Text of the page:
The Illinois Corn Growers Association (ICGA) celebrates the passage of the Water Resources Reform Development Act (WRRDA) through both the U.S. House and the U.S. Senate. This is another small step in a very long journey to update the locks and dams on the Mississippi, Illinois, and Ohio Rivers.
The House voted on the WRRDA conference report on May 20, passing with a vote of 412 to 4. The Senate finished their vote yesterday, passing the bill with a vote of 91 to 7.
“Passing the WRRDA bill is a small victory, and its provision to change the funding of Olmsted Lock and Dam construction to 85 percent federal will free up Inland Waterways Trust Fund (IWTF) monies to start construction on other locks and dams. However, this is only an authorization bill. Real change is not affected until appropriations for this spending come from Congress and until we increase the barge fuel user fee to grow available funds in the IWTF,” said Gary Hudson, ICGA President.
Under the new 85 percent federal funding for Olmstead Lock and Dam construction authorization in this bill, construction on LaGrange moves from beginning in 2070 to beginning no later than 2030. Similarly, construction on Lock 25 moves from beginning in 2064 to beginning no later than 2030.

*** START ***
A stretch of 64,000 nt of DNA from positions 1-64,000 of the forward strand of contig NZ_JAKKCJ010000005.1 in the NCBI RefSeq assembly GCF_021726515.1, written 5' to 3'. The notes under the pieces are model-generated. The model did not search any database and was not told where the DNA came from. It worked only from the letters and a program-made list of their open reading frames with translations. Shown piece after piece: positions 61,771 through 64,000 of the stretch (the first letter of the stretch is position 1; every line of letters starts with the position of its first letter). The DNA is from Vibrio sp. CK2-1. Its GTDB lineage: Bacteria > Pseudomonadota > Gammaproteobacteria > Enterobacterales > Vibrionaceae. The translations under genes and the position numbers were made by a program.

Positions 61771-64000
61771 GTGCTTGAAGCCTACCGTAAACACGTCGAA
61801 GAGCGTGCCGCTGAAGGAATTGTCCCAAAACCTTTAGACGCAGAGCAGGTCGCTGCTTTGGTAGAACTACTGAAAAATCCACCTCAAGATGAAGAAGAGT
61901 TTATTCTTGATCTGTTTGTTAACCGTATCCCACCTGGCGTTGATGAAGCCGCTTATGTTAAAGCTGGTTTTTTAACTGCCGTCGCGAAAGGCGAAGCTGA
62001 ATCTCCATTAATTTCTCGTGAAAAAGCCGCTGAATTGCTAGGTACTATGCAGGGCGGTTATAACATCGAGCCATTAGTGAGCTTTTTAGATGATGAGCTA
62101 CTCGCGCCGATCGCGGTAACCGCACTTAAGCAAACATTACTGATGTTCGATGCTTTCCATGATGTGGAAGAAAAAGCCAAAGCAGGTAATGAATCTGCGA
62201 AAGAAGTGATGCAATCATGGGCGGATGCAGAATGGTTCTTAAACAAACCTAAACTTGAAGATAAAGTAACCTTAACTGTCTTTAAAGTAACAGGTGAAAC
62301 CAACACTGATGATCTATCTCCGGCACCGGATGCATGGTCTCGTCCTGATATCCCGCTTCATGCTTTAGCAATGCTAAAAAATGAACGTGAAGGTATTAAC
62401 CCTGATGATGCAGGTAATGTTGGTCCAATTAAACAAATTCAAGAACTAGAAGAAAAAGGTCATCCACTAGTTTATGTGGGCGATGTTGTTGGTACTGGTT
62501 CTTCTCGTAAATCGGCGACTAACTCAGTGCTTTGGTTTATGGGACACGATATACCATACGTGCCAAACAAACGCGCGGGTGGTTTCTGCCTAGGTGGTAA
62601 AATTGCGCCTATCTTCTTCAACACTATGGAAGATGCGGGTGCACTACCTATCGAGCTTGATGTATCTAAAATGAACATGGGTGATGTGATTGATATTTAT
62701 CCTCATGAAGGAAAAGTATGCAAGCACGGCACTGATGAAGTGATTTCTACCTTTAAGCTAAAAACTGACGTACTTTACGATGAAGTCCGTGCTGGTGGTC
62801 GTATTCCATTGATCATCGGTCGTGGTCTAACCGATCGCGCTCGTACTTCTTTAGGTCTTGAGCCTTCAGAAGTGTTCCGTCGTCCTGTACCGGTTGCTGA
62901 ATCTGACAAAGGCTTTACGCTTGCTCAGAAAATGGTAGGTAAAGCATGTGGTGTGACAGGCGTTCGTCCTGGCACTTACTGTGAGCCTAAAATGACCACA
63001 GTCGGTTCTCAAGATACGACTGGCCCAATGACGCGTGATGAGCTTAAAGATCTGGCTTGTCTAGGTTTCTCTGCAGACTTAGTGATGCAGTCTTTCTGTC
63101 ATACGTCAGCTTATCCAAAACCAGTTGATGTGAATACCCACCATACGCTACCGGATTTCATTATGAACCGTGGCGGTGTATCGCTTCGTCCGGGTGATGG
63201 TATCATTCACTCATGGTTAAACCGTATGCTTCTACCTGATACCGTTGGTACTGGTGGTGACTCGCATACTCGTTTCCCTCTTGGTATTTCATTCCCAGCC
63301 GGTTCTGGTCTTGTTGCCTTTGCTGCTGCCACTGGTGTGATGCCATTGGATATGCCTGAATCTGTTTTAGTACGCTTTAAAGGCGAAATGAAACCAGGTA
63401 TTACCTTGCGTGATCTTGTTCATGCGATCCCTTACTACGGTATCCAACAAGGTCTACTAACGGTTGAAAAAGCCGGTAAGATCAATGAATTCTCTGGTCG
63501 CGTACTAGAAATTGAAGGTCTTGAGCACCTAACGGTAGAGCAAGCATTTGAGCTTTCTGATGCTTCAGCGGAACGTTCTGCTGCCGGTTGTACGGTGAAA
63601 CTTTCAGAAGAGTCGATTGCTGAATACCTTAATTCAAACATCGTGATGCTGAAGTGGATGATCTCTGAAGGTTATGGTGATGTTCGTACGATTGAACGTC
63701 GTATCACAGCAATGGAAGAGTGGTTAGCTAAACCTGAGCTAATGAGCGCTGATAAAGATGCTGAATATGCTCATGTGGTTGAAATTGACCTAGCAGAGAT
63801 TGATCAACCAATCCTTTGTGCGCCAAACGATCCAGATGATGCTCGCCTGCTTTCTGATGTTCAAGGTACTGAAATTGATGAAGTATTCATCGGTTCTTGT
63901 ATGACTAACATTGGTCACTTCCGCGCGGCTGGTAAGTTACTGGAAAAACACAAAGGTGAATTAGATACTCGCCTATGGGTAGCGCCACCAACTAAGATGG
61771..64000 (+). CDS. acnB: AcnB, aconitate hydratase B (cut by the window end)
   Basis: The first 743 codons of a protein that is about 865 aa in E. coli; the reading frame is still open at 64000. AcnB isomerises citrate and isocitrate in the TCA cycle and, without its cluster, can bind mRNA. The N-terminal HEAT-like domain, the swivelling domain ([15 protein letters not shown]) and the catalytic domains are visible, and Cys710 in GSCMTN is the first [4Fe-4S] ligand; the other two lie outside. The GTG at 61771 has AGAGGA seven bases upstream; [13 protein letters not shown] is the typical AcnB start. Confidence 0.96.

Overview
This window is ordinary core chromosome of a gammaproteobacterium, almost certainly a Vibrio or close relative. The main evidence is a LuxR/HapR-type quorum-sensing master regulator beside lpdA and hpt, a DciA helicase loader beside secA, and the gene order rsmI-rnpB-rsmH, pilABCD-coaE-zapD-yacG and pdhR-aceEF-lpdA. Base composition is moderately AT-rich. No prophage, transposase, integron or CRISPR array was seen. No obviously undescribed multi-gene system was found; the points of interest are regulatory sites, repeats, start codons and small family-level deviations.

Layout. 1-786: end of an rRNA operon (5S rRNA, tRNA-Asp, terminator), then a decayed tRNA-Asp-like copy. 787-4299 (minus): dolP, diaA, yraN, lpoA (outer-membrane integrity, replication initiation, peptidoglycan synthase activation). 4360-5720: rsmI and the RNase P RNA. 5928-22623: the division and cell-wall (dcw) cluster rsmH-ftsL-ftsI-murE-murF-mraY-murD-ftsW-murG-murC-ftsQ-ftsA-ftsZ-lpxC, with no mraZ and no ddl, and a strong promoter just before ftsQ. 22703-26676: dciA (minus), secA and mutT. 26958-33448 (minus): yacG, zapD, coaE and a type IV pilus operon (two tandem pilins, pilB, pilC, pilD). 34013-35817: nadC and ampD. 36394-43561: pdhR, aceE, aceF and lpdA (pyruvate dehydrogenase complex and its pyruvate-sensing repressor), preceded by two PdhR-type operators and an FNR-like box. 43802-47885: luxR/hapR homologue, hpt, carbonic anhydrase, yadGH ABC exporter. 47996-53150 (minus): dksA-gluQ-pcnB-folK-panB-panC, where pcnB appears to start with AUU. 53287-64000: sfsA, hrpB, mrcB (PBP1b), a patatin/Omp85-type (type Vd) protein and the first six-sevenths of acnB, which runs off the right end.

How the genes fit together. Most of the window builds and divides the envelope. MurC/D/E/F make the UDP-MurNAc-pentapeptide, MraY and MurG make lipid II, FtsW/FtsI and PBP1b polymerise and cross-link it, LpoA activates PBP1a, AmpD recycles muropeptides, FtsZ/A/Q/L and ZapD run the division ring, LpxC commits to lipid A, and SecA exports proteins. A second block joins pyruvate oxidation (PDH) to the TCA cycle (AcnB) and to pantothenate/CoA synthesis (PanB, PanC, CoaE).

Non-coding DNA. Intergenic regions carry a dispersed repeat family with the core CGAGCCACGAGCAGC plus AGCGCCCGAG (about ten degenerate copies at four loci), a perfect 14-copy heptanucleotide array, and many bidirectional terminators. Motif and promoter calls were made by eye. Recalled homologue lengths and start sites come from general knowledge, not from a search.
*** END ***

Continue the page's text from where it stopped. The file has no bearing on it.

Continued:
New locks and dams are still several generations away. And the locks and dams we have now are deteriorating and spontaneously falling into the rivers.
If Congress would authorize an increase in the barge fuel user fee of only 6-9 cents, the available funding would allow significant gains in construction dates for those same locks. For LaGrange and Lock 25, lock construction could begin as early as 2020.
“We are eager to see Congress get behind some really significant change so that farmers and other manufacturers can continue exporting American goods and participating in a global marketplace,” said Hudson.
To really understand the impact Olmsted Lock and Dam construction has on the rest of the system in the absence of WRRDA passage, check out these facts:
- Approximately $1.5 billion has been appropriated for the Olmsted project to date, including the $150 million just announced in the Corps FY2012 work plan for Olmsted.
- At this rate of appropriations, the Olmsted project will not be completed until at least the year 2022 and, perhaps, not until well after that.
- In the meantime, virtually no other navigation modernization project on the inland waterway system will be able to significantly move forward that have had hundreds of millions of dollars spent on them so far and are currently partially built.
- And no significant construction project to modernize the Inner Harbor Navigation Canal and the infrastructure on the Upper Mississippi, Illinois, Arkansas, McClellan-Kerr, Columbia/Snake, or Gulf Intracoastal waterways will be able to move forward for at least 10 years.
Learn more about the problems with Olmsted Lock and Dam construction, and how a change in its funding positively effects the other locks and dams on the Upper Mississippi River Basin here.